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News Gluten: Friend or Foe? by Sadie Russell, FNP

Gluten: Friend or Foe?

Recent research presented at the American Heart Association’s Epidemiology and Prevention / Lifestyle and Cardiometabolic Health 2017 Scientific Sessions suggests that eating more gluten may be associated with a lower risk of developing Type 2 diabetes. Those that eat less gluten are missing out on protective factors against developing Type 2 diabetes.

Geng Zong, Ph.D., one of the authors associated with the study stated “We wanted to determine if gluten consumption will affect health in people with no apparent medical reasons to avoid gluten…Gluten-free foods often have less dietary fiber and other micronutrients, making them less nutritious and they also tend to cost more. People without Celiac disease may reconsider limiting their gluten intake for chronic disease prevention, especially for diabetes.”

My impression is that this is one piece of the puzzle that will continue to develop in future years regarding what constitutes a healthy diet from individual to individual and what role our gut biome plays in our physical and mental health.

There is other new gluten research confirming Non-Celiac Gluten Sensitivity. The diagnosis is made after confirmation that a patient does not have Celiac Disease, anemia, or major red flags. Then, if a patient eliminates the offending food from their diet, and their symptoms improve, they should stick with the elimination, as long as it does not restrict them too much.

A FODMAPS diet can be helpful for those people with diagnosis including Non-Celiac Gluten Sensitivity and IBS (Irritable Bowel Syndrome).

There is more research being done on our gut biome that shows our gut can influence autoimmune inflammatory diseases, food cravings, circadian rhythm, and more.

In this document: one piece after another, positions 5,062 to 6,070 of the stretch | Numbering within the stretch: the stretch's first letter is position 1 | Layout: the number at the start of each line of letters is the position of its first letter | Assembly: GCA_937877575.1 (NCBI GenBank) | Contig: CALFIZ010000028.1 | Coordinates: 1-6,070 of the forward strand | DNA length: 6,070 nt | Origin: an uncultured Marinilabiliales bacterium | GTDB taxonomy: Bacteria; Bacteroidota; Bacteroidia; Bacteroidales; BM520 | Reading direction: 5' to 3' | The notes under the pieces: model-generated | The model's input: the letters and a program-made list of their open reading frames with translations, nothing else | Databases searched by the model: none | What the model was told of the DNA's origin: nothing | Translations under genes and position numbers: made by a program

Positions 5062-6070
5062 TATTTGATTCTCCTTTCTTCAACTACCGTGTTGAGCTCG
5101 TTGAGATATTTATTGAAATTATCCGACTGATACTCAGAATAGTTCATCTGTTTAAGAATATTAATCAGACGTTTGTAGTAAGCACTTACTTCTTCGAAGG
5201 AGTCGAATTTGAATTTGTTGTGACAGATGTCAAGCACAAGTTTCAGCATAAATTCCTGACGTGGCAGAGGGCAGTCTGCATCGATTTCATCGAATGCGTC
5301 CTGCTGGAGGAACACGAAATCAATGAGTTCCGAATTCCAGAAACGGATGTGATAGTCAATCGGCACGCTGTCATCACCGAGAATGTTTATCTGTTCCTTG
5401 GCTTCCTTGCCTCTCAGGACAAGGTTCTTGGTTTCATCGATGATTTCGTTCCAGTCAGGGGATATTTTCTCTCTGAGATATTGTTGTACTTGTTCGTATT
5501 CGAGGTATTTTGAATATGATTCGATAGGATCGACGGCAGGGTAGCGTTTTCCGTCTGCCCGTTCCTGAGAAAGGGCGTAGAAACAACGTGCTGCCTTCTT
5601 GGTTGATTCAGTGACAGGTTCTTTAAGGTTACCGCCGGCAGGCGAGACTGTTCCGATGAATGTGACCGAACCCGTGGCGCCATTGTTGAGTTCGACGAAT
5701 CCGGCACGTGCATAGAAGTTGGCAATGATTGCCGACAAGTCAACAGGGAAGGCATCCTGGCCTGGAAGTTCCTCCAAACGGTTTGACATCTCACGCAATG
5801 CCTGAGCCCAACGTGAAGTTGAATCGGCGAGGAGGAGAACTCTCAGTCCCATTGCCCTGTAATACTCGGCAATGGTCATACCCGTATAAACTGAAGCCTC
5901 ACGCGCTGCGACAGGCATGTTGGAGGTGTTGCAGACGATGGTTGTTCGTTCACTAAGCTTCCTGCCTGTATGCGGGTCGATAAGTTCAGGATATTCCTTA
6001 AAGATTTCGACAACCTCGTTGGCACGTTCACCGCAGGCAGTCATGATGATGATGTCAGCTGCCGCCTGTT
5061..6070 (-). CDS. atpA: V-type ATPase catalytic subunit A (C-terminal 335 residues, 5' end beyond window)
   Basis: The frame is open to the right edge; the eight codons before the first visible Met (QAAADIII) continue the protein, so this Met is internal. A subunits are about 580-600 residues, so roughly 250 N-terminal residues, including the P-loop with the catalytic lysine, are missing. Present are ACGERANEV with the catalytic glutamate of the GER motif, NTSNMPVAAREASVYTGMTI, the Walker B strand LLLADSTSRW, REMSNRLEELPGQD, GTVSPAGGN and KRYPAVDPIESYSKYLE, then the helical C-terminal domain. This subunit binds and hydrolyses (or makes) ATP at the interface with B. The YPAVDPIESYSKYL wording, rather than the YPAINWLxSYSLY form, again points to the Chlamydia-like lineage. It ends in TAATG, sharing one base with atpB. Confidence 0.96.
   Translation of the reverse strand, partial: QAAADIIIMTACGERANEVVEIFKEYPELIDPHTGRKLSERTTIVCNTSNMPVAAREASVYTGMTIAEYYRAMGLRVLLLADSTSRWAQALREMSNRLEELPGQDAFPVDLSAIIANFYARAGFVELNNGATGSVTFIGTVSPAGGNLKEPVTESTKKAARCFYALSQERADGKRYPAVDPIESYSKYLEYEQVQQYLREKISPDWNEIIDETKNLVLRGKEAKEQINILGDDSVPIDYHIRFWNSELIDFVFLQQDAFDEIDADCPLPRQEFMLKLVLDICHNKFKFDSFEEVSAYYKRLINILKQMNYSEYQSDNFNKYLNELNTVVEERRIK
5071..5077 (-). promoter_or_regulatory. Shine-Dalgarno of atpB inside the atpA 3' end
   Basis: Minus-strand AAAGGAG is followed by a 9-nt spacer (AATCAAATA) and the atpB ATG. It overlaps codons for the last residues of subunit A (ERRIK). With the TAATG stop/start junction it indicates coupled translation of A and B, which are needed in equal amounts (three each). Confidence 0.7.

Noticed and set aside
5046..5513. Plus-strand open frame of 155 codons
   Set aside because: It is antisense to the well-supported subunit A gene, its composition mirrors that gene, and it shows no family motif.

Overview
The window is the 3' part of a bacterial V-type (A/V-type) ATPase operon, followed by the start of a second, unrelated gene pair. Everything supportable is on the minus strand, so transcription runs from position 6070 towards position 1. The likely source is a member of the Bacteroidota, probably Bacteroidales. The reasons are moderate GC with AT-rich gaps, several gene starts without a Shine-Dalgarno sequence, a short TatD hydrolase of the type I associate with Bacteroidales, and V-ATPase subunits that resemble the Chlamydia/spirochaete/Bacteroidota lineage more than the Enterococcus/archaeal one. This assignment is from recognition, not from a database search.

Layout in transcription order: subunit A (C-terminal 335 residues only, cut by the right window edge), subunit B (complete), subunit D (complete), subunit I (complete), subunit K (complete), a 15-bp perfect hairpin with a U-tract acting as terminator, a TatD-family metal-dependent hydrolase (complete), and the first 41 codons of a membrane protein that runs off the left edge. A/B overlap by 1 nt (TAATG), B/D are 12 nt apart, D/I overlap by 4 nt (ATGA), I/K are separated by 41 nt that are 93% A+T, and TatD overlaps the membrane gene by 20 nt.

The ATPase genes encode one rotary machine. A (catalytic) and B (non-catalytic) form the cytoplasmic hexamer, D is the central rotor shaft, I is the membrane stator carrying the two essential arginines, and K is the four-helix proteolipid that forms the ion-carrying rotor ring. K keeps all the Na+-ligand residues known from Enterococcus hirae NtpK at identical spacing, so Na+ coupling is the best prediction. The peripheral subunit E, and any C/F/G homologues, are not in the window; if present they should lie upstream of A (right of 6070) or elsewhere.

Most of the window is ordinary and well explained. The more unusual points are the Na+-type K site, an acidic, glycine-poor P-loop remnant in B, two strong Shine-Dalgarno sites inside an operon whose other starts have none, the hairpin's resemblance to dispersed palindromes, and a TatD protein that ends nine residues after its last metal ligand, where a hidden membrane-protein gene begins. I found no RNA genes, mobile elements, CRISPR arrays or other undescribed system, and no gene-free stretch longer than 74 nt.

I think that we will have more information regarding the role of gluten in diabetes and IBS once the gut biome is better understood.

In general, the promotion with gluten-free diets among people without celiac disease should not be encouraged. But you also shouldn’t eat food that you know makes you feel bad. The most important take-away is to eat a varied diet with lots of healthy options, especially vegetables and fruit. There is a lot of delicious eating to be had if you consume the recommended amount of vegetables and fruit!

Speaking of fruits and vegetables, the Great Falls Farmers Market at Civic Center Park is starting Saturday, June 3!

Sadie Russell, FNP-BC

About Sadie Russell, FNP-BC

Sadie Russell, FNP, has been with the Great Falls Clinic since September of 2016. She works alongside Dr. Anna Earl in Family Medicine at the Main Great Falls Clinic campus. Sadie specializes in primary care and chronic condition management, with a focus on prevention wellness. She is currently accepting new patients and referrals at the Great Falls Clinic, 1400 29th Street South. For more info or to schedule an appointment, please call 406-454-2171 or visit


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